by guest blogger Anthony Suau, Pulitzer Prize- and Emmy Award-winning photojournalist
I was born and raised in the late 1950s in Peoria, Illinois, the heart of the American Midwest, often referred to as the Corn Belt. I had no idea as a child that I had access to some of the healthiest and tastiest food in the world, and that later in life this food would be very hard to come by.
Every year my parents purchased a grass-fed Black Angus cow to feed our seven family members. I can still picture those white paper meat packages stored in the basement freezer that my mother would pull from once or twice a week. My siblings and I were raised on the purest, tastiest steaks we would ever eat, especially when my father served them right off the grill in the backyard. The Corn Belt corn-on-the-cob was plentiful, each kernel thick and exploding with juices. The tomatoes, potatoes, and watermelon were locally grown -- some in our own backyard garden.
There were no GMOs, corn-fed beef, or antibiotics in the animals. To this day, I have a clear memory of how that food tasted. It became a cornerstone to compare everything else I have eaten in my adult life. The fact is that it was pure and simple.
I moved to New York shortly after college, and subsequently to France, traveling the world as a photojournalist. Certainly, I tasted delicious food from the far reaches of the globe, including Africa, Asia, South America, Eastern Europe, and of course, France. Yet, for me the food I had tasted as a child, grown in some of the world's richest soil, remained the finest.
When I returned to live in the U.S. in 2007, after 20 years overseas, I found that the processed food and meats were not just tasteless but even inedible to me -- and I wanted to know why.
What had happened?
What I learned was shocking. According to the Robert Wood Johnson Foundation, 1 in 5 American deaths can now be associated with obesity. Toxic systemic pesticides can be found in many GMO food products that make up as much as 70 percent of the food on our supermarket shelves. Equally astounding is that nearly 80 percent of the antibiotics in the United States today are fed to our factory-farm animals to make them grow faster and survive the crowded and unsanitary conditions they live in.
In the summer of 2012, I traveled to Santa Cruz, California, to begin a short film on the rise of organic farming in the U.S. I met farmers Jeff Larkey of Route 1 Farms, Tom Broz of Live Earth Farm, and Joe Schirmer of Dirty Girl Produce. There, I tasted foods that for the first time surpassed anything I'd eaten since I was a child, and I was hooked!
It's taken me a long time to understand what's happened to the American food system over the past few decades. I also learned from the more than 25 organic farmers that I interviewed across the country that their intention is not only to produce the healthiest and tastiest food possible, but also to create a community around their farms that celebrates food. The concept is simple: Grow food for human consumption, not for massive profits.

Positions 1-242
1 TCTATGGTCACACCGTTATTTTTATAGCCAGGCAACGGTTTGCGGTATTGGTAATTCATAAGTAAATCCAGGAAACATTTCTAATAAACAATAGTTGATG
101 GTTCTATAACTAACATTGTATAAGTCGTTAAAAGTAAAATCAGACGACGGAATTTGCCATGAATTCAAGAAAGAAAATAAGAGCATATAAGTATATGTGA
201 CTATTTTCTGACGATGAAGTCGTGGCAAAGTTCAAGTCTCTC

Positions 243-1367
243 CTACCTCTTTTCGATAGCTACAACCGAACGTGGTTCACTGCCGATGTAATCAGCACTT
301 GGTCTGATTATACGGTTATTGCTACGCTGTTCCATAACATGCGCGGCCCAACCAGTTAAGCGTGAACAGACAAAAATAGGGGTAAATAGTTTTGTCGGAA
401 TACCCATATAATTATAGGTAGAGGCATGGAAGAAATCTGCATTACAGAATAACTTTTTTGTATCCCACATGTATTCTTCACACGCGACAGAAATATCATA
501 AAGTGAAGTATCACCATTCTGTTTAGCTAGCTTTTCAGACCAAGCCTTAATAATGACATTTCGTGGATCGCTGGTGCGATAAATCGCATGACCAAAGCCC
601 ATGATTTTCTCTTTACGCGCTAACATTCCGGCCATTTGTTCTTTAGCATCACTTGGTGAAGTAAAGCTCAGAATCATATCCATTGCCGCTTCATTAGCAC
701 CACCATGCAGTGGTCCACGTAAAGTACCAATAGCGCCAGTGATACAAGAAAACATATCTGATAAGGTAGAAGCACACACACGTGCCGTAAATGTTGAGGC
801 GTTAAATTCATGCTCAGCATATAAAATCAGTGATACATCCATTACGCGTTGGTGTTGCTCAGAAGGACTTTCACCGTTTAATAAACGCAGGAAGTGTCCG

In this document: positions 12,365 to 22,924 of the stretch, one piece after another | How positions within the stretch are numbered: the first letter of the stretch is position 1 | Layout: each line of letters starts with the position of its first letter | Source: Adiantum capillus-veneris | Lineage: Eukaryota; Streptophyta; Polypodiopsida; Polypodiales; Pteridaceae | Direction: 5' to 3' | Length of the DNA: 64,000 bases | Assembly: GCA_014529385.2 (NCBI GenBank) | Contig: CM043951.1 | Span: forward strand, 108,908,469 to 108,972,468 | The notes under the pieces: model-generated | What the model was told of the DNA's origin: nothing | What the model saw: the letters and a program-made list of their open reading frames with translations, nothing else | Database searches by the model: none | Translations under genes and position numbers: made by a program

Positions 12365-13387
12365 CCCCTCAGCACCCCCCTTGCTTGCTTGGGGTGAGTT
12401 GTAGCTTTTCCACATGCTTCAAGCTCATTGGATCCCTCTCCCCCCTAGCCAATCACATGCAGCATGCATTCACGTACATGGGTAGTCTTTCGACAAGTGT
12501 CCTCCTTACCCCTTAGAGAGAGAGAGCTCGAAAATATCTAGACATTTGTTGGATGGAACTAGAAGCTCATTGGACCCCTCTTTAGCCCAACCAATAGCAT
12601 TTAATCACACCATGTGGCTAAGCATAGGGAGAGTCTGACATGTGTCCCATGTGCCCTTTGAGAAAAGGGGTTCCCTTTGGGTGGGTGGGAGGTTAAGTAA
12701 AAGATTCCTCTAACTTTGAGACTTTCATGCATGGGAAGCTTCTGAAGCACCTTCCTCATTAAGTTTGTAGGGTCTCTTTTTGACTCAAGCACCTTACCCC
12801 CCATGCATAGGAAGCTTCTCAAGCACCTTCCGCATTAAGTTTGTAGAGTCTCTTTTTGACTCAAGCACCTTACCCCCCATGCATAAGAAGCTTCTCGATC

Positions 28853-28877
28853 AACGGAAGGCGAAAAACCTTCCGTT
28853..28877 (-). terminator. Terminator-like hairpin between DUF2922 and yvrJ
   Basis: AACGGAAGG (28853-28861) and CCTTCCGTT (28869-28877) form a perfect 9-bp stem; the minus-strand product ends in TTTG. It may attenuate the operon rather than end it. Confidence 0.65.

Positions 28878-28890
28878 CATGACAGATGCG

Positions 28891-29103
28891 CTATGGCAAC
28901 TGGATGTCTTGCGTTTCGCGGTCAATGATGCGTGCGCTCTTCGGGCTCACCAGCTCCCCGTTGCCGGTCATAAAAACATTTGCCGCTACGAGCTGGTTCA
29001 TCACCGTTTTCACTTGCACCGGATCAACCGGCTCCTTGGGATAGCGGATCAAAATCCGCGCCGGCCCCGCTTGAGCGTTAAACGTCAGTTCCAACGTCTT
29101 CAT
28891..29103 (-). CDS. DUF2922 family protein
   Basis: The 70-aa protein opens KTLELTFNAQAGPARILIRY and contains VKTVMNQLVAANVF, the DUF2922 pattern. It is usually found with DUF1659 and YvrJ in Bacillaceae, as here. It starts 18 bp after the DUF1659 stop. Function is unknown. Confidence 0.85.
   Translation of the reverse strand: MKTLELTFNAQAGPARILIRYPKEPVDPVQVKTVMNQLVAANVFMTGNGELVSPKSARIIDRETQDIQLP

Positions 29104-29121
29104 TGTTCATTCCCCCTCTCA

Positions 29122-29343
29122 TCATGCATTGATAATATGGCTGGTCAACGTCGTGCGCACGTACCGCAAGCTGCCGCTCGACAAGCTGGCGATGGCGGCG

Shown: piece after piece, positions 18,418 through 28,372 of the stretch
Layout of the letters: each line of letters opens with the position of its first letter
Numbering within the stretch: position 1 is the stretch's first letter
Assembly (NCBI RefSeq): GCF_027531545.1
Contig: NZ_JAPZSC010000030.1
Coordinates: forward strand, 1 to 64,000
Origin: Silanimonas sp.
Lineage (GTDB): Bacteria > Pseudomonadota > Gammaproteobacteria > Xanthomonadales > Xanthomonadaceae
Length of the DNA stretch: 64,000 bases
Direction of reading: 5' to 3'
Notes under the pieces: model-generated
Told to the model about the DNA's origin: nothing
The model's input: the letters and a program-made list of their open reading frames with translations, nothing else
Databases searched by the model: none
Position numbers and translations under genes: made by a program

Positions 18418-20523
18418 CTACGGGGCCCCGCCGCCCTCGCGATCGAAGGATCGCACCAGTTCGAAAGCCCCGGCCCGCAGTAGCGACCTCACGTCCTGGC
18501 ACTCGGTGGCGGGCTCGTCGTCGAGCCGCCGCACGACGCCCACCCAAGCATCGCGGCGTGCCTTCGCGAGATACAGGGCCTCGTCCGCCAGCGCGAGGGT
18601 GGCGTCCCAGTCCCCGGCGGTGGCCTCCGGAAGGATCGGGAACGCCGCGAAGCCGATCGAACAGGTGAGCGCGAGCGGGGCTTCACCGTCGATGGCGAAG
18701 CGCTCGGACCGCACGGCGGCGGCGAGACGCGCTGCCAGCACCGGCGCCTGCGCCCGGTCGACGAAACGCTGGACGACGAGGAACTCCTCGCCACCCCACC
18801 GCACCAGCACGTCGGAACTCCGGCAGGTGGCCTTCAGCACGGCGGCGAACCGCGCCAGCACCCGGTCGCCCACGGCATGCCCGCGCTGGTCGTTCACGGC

During the past two years it became obvious to me that the time is right for an in-depth educational film that explains what organic is, how to access it, and what the future holds. My research also shows clearly that this future depends on a healthy growth of organic farms and farmers that will result in greater production with wider accessibility. Education inevitably plays a key role in making that happen.
With this film I intend to use consumer education as a means to help build a healthy sustainable food system that is accessible to all Americans while also protecting the environment. Recent documentaries such as Food Inc. and Blackfish have proved that a powerful film can have widespread positive impact on our society.
My hope is that the food and farming community will embrace Organic Rising and make it a defining statement within a positive movement. As farmer Jeff Larkey of Route 1 Farm states in the trailer, "Organic farming is really the only hope, in terms of an agricultural system, that is going to feed the world going into the future in a sustaining way."
You can help support the creation of Organic Rising here.
Anthony Suau has been awarded the Pulitzer Prize, an Emmy, and two World Press Photos of the Year for his photography. He has twice received an International Center of Photography (ICP) Award and was honored with the prestigious Robert Capa Gold Medal award. As a TIME magazine contract photographer for 20 years, his images have been published and exhibited worldwide and he has published four successful books. Currently, he is directing the feature documentary film Organic Rising.
For more from Maria Rodale, visit www.mariasfarmcountrykitchen.com